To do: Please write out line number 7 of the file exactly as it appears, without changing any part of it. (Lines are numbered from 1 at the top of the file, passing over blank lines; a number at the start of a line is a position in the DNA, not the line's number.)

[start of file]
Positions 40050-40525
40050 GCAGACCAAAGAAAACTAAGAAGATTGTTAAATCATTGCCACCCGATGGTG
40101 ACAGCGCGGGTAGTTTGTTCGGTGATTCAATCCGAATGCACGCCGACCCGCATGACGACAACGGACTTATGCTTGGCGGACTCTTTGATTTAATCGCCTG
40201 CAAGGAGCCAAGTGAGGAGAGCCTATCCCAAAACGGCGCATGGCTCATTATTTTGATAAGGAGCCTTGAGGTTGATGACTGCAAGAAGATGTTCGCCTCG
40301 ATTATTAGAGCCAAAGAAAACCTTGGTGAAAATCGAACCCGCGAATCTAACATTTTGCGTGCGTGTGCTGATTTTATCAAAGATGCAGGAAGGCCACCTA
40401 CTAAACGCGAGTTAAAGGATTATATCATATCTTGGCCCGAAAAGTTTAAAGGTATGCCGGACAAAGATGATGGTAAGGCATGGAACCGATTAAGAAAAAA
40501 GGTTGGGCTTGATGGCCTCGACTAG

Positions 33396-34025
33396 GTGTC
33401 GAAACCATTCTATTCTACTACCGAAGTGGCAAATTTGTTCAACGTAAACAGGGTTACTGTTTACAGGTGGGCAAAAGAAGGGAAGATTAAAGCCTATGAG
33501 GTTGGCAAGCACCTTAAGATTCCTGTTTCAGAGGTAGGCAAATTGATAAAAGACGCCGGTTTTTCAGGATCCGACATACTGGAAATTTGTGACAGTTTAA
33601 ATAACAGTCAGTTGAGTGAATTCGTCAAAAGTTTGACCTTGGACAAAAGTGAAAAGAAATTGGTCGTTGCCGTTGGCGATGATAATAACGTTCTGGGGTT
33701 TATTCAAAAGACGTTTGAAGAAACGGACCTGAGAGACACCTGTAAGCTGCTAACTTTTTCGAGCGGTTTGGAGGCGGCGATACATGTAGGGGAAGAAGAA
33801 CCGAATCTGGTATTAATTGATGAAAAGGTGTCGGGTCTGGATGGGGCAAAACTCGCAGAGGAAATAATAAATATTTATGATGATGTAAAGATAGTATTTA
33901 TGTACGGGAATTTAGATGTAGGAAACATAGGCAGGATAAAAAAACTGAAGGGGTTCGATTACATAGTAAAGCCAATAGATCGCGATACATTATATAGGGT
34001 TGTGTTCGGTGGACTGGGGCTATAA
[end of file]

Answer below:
40501 GGTTGGGCTTGATGGCCTCGACTAG